Originally on my private blog, which I intended to edit, but decided to keep as is.
Beef jerky was the perfect thank you/goodbye gift, because when our saleslady met with the homemade-jerky-business owner — I guess it’s called a Smokehouse, he gave us all samples, and Ben would not stop raving about how good it was. And it was good — more like smoked steak than jerky, as he put it. He is also not the type of guy that needs the fluff of a gift bag, so I wasn’t surprised when his appreciation was as genuine with just the plastic sack.
It wasn’t a far-away adventure. Only paid internships offer that, unless you have tons of money saved up for living and eating expenses. But, it was hands-on work at the station that, in my junior year of high school, got me to school and work.
It brought back the excitement from four years ago that small-town Nebraska was now open minded enough for its own rock station. Before, rock was limited to Friday night “Outlaw Radio” on the Top 40 station.
The glass windows faced the old fashioned brick street. You could drive by and see a DJ, or sometimes an empty studio. And this summer, I got to record in that big room, which turned out to be very hot with the sun beating in those glass windows, or cold with the air conditioner working over time.
I somewhat had my own desk. Even my own laptop when Derek didn’t need it. And I learned. Not only the ways of Adobe Audition, which really is worlds of simplicity when you get it, and how to attribute and write better, minor differences in broadcast news and print, uploading an article to the site to post on Facebook.
I learned to save printed-off news releases for future note-taking, because it recycled the paper. I learned to always use a staple-remover and not copy one page at a time in a copier. My passive voice diminished, slowly. I ran a board one night and finally stopped shaking over the fact that I could ruin a baseball game.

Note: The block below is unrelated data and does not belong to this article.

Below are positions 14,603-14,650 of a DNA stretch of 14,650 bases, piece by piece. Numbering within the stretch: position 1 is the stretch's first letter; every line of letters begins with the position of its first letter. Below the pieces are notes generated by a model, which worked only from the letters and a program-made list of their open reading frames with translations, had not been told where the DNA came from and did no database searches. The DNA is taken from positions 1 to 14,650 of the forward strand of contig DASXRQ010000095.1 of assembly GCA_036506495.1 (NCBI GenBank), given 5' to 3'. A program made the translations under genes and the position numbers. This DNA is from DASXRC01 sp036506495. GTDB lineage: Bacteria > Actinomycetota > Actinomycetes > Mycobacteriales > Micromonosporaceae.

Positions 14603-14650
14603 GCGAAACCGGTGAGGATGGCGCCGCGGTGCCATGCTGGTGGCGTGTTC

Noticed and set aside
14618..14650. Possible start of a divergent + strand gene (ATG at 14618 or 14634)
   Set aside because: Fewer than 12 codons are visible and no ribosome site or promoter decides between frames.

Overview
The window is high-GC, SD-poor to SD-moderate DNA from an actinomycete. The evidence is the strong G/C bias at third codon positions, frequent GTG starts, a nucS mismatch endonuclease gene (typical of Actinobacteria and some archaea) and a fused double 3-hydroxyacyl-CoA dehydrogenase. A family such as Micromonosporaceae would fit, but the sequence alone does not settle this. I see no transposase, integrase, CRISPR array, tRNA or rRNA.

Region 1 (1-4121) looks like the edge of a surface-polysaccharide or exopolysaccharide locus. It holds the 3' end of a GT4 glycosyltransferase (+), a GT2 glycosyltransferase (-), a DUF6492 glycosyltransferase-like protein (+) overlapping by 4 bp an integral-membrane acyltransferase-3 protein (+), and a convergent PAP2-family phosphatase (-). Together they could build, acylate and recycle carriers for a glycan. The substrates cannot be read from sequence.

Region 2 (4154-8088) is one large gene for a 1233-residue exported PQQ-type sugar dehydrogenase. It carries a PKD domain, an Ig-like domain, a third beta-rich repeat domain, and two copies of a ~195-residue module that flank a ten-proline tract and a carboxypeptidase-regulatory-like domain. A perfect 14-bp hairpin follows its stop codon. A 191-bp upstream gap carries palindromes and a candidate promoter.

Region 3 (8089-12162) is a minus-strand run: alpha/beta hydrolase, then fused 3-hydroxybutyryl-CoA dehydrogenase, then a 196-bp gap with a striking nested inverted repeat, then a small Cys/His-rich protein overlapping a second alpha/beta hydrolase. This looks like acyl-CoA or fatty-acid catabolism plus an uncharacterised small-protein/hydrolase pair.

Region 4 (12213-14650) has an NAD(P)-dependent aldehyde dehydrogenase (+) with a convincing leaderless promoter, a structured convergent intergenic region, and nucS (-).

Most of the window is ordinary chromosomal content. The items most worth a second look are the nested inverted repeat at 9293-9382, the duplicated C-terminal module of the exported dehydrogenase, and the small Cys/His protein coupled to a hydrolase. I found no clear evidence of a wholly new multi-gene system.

Outside of work, I realized a relationship would never work between a best friend and I. I re-familiarized myself with that 17-year-old feeling and not worrying so much. I tried to go to as many lakes as I could, take as many pictures as possible and make adventures out of the smallest things. Unpaid doesn’t mean reclusive, after all.
And I learned other things too, things that I couldn’t explain even if it was okay for public forum. I became more adult than I ever have been in all of one day and saw a different side of one business than I wanted to admit existed. Truth is harsh, and life can beat you down. But, the minute I tried to let that get to me, an old friend reminded me via a scene from “Rocky” that if you can get back up, it can all be okay.
In June, I wanted more than anything to come back to this station summer after summer until I graduate, which could be anytime. Now, I want to graduate as soon as possible, maybe only one semester late. I want to believe in myself enough to score that far-away adventure and get paid for it. And when I do, I won’t be too good for small town media that was once not ready for even its own rock station.
Sometimes, you just need your hometown to help mold who you really are.